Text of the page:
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Former Italian leftwing PM: Giorgia Meloni is no fascist

'Fake news'

A former left-wing Italian prime minister has rubbished claims that the country’s new Prime Minister may raise a risk of fascism, describing media descriptions as “absolutely fake news”.

‘Frankly speaking, I was against Giorgia Meloni. I’m not her best friend and we grew up together in politics. We are rivals .. and we will continue to fight each other, but she is not a danger to Italian democracy. The idea there is a risk of fascism in Italy is absolutely fake news,’ he told CNN.

“She won election particularly because of populism,” he added. “A lot of times it has won in Italy.”

His reaction came as international news reports, including some here in Ireland, describe Ms Meloni as a ‘far-right’ politician with ‘neo fascist’ roots.

Writing on this platform, Matt Treacy observed that Ms Meloni’s party has “policies on immigration are similar to those of other parties of the European right, and indeed not dissimilar to some of the actual measures now being implemented by the Social Democratic government in Denmark.”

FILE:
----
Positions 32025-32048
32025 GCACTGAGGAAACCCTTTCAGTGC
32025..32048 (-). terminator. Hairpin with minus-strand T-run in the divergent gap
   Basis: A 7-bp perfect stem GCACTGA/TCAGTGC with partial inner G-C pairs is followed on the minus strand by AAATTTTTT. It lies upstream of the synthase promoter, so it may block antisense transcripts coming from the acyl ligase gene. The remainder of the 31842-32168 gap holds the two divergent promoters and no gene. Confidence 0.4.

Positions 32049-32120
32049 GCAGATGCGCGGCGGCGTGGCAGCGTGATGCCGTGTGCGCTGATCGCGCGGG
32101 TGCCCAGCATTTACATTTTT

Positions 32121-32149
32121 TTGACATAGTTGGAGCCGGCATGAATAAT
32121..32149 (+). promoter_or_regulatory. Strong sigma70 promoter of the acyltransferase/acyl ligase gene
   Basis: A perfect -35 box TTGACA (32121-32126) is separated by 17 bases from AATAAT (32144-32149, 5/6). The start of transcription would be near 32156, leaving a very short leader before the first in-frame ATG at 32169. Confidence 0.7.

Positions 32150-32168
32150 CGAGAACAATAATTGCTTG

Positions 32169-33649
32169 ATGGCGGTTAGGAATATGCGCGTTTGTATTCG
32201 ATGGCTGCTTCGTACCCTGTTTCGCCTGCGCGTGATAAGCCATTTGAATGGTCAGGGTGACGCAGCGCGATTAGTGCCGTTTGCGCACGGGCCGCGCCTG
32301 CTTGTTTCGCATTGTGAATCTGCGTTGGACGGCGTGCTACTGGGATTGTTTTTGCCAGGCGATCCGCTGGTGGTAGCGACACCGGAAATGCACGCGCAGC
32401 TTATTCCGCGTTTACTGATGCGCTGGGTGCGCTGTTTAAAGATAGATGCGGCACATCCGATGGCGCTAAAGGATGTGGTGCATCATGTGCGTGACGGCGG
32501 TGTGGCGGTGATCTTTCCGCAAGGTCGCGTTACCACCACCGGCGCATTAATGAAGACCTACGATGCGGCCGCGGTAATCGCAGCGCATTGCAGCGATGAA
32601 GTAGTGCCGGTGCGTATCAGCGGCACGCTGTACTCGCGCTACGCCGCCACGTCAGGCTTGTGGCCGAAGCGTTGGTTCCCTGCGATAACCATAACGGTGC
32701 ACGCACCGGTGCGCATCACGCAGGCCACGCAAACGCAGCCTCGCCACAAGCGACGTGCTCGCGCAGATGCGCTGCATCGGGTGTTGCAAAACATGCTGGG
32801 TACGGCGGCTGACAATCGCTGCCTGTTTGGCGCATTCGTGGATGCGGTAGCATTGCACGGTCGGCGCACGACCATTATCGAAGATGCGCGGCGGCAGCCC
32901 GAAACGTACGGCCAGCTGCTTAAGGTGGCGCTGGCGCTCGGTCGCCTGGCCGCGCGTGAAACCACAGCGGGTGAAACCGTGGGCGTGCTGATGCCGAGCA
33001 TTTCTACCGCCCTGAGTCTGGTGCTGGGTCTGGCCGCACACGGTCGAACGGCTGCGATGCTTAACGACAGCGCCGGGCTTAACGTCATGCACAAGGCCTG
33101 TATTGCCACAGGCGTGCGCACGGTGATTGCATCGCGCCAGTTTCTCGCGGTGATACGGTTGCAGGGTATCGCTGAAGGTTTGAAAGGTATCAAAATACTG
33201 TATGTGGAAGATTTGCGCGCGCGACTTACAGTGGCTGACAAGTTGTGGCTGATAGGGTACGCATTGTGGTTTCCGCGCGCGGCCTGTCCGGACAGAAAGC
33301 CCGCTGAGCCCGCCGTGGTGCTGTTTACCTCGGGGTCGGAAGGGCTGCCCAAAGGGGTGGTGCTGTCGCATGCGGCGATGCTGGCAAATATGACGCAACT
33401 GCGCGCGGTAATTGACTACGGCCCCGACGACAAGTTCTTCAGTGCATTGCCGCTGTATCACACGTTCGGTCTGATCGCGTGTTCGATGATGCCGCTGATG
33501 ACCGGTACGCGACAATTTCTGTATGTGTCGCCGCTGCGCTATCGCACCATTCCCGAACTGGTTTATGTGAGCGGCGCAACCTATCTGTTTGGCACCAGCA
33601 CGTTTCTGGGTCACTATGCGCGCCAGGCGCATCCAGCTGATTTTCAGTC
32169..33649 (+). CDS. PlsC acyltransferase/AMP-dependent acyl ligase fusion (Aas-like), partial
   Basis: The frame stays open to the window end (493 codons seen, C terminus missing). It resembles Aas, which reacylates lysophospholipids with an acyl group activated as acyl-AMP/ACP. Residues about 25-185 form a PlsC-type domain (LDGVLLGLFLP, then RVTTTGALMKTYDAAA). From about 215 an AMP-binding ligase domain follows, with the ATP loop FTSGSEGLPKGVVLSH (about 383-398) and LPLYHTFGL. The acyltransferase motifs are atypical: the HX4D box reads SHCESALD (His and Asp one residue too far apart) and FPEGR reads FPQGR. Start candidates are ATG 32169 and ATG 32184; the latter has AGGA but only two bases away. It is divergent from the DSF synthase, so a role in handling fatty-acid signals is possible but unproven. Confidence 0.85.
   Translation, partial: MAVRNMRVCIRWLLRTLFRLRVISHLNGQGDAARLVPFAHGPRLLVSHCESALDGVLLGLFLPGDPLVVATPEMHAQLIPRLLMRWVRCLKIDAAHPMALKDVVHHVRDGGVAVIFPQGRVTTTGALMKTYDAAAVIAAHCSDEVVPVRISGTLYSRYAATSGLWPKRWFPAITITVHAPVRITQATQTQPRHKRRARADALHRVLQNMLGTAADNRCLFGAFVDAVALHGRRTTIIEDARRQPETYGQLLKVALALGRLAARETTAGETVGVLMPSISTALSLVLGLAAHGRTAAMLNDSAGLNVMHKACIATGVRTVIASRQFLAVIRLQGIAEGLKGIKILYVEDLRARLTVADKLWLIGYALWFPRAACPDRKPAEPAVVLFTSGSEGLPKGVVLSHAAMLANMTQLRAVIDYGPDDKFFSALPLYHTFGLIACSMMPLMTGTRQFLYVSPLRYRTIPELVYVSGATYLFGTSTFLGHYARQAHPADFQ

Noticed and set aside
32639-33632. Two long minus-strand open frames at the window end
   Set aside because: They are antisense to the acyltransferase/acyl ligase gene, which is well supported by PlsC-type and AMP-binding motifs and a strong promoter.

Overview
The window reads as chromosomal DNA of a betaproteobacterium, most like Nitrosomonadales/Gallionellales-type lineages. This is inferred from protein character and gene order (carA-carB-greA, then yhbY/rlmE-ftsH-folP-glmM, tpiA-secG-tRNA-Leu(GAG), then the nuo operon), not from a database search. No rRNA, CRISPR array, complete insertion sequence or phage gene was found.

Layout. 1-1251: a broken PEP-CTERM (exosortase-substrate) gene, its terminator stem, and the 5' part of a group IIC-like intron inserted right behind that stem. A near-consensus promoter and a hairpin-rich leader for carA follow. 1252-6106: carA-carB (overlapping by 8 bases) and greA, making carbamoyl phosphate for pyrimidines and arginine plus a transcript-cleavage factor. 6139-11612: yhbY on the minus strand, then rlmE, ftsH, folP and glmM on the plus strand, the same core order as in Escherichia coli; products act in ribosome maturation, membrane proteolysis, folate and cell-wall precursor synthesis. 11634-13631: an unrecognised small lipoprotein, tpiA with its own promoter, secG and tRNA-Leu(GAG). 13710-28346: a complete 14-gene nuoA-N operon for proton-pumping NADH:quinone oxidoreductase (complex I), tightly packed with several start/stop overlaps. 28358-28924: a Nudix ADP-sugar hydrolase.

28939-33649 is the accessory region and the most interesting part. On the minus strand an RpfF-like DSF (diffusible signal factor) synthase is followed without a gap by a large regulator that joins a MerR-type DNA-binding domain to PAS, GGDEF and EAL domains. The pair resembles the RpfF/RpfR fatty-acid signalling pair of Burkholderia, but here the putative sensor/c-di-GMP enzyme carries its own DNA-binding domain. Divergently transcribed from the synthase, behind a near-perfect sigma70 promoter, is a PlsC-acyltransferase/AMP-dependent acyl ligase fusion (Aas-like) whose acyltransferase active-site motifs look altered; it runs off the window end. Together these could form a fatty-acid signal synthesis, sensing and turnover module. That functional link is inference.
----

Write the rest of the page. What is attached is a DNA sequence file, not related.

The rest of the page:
They promise to introduce deportation of criminals, to remove the right to dual citizenship, and introduce quotas for the numbers of immigrants from each country. They and their allies also want to see the implementation of stricter border controls in co-operation with north African states to prevent people trafficking by criminal gangs.

Crime generally is a major concern in Italy and Fratelli have said that they will deploy more resources against drug dealers and organised crime in the mafia. The other likely members of a Fratelli led coalition broadly agree on policy and have a common platform based on the fundamental idea of the “Defence and promotion of the classical and Judeo-Christian historical and cultural roots and identities of Europe.”

They also agree on the need to protect Italy’s key energy and other infrastructure which includes the maintenance of the state interest in key public utilities including the national airline. They support tax cuts for household and local businesses. The focus of their tax and enterprise policies are the self-employed, and small and micro businesses. They also propose to protect and encourage Italian families through a whole range of radical measures from reducing costs of childcare, pro-family mortgage policies, support for working mothers and incentives for larger families through a “family quotient.”

Their welfare policies are similarly designed to support families and are also clearly at odds with a dependency welfarist culture. They wish instead to encourage people to enter the workforce through the application of their own skills and initiative and will provide supports for those with physical and other disadvantages, However, they also intend to abolish the basic income and Fratelli in particular have called for measures against welfare abuse.

So that’s what constitutes being “far right” these days.

A speech by Ms Meloni laying out her beliefs has gone viral this week.

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